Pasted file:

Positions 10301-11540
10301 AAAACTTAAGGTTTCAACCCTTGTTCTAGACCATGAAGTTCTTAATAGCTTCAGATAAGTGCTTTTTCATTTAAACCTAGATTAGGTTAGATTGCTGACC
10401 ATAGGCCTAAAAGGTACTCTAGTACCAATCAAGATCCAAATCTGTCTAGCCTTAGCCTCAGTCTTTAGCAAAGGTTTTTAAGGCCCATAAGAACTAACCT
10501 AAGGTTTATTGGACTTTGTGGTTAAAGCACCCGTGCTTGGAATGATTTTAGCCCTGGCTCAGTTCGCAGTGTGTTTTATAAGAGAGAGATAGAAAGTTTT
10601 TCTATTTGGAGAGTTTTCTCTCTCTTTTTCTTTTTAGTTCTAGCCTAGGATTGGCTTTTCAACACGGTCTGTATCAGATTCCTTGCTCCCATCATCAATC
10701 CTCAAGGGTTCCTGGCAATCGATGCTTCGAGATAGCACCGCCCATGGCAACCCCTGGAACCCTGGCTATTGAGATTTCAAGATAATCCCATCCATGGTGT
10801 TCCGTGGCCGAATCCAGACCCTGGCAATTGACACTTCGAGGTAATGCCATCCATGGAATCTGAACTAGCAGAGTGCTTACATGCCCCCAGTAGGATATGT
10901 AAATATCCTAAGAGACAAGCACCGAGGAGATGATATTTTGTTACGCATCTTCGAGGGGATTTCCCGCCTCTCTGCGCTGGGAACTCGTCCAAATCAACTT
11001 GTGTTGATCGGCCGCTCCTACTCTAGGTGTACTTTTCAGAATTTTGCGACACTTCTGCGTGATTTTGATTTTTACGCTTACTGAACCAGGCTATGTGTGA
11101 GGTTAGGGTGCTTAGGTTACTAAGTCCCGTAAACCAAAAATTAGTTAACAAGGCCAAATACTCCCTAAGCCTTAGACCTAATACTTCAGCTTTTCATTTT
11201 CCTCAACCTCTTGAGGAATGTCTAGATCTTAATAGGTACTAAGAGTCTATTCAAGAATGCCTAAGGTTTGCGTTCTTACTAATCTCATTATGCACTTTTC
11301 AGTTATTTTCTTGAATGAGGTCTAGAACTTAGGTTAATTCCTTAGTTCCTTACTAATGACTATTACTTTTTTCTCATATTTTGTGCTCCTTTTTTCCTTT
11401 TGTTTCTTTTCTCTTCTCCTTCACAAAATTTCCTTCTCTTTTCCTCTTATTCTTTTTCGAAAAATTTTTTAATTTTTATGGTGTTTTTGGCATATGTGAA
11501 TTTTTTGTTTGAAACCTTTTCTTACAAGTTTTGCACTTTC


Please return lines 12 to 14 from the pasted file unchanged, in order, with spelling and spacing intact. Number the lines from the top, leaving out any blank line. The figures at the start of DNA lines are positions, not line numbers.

11301 AGTTATTTTCTTGAATGAGGTCTAGAACTTAGGTTAATTCCTTAGTTCCTTACTAATGACTATTACTTTTTTCTCATATTTTGTGCTCCTTTTTTCCTTT
11401 TGTTTCTTTTCTCTTCTCCTTCACAAAATTTCCTTCTCTTTTCCTCTTATTCTTTTTCGAAAAATTTTTTAATTTTTATGGTGTTTTTGGCATATGTGAA
11501 TTTTTTGTTTGAAACCTTTTCTTACAAGTTTTGCACTTTC